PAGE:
Demystifying the AMT, Kiddie Tax, & our new Medicare Taxes: Turning Tax Traps into Treasures
Submitted by Jeremy Schmidt... There have not been many major changes in federal income tax legislation recently, but there are still many tricky planning traps and opportunities to be aware of on behalf of our clients. At the November meeting, Mr. Thomas Brinker, Professor of Taxation at Arcadia University shared some of the most common traps and opportunities created by the complex nature of the Internal Revenue Code (IRC).
The first potential trap discussed had to do with the “kiddie tax”. High income earners may look at transferring income to children at lower tax brackets to reduce the tax burden, but they need to be aware of when and how the kiddie tax may affect those transfers. One lesser known caveat to the kiddie tax is the fact that the tax applies to full-time students up to age 23 if their earned income is less than or equal to ½ of his or her support, and unearned income exceeds $2,000. This provision may cause families to wait until the child is 24 years old before transferring income generating assets. The “kiddie tax” has various nuances that a taxpayer should be aware of before affecting such transfers.
The Housing and Economic Recovery Act (HERA) of 2008 made some changes to the way the gain on the sale of a personal residence is applied. Section 121 of the IRC allows up to $250k ($500k Married Filing Jointly) of gain from the sale of a personal residence to be excluded from income if the taxpayer has owned and occupied the home as a principle residence at least 2 of the 5 prior years. Due to the HERA of 2008, section 121 disallows use of the exclusion on the sale of a principal residence that has been allocated to “non-qualified” use such as use as a vacation home or rental property. This is just one of a list of potential changes to the way section 121 is applied over the last few years. The specific circumstances should be run by a qualified tax advisor to determine the correct filing procedure.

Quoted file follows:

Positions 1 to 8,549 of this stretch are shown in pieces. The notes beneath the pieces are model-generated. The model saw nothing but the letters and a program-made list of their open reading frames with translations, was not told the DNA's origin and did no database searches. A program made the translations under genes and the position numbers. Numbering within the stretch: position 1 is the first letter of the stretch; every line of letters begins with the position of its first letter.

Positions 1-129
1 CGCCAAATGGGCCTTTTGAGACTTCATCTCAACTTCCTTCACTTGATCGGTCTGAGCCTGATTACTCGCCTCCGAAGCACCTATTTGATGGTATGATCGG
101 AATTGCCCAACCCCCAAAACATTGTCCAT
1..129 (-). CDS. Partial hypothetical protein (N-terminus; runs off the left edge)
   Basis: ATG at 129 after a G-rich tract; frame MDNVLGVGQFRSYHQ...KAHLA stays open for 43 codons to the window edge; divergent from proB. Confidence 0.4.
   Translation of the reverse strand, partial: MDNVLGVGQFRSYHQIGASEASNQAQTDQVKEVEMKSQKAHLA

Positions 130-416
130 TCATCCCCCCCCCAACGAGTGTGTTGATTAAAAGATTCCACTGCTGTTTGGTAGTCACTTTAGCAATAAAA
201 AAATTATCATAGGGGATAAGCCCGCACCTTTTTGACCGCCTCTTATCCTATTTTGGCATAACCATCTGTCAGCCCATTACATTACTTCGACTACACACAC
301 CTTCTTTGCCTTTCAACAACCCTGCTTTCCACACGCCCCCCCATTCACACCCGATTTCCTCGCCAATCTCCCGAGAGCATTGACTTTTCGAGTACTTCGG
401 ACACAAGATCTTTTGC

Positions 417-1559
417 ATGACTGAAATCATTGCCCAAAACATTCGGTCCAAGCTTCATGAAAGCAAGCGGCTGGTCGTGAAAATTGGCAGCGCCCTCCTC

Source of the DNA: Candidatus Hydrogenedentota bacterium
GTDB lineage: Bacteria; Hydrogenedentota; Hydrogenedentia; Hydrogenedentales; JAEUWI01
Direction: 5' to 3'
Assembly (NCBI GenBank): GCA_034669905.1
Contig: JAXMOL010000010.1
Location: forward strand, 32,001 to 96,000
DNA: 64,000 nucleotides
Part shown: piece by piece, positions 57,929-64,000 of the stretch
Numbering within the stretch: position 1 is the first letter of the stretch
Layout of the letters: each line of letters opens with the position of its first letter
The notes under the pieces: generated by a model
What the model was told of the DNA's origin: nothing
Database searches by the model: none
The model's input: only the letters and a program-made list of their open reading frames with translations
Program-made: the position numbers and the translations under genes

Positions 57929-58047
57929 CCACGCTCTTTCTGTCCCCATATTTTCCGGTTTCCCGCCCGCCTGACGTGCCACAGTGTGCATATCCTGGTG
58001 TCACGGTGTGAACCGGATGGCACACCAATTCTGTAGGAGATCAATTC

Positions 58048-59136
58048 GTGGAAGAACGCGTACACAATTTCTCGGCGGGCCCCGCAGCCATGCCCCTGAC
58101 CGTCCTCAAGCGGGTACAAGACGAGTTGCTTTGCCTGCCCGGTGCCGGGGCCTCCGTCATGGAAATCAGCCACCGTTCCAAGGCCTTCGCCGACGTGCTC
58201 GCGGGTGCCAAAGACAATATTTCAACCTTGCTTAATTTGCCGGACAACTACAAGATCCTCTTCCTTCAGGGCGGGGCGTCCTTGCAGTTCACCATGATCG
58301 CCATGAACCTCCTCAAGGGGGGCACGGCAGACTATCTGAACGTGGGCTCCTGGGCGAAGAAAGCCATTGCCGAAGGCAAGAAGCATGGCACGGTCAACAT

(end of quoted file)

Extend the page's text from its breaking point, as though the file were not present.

Other items discussed that a financial planner will want to be aware of include the Medicare tax for high income taxpayers. In 2013 an additional Hospital Insurance Tax of .9% was introduced for taxpayers with income in excess of $200k ($250k MFJ) along with the 3.8% Medicare surtax on the lesser of net investment income or MAGI over the threshold amounts ($200k individual; $250k MFJ). And no discussion of tax traps is complete without mentioning the Alternative Minimum Tax (AMT). The point worth noting on AMT is the indexing of income exemption amounts due to the American Taxpayer Relief Act of 2012 which will help lower the number of people being affected by the AMT.
There may not have been any major changes to federal tax regulations in the past year, but taking notice of potential hidden traps and opportunities can go a long way in helping a client steer clear of trouble and reach their goals.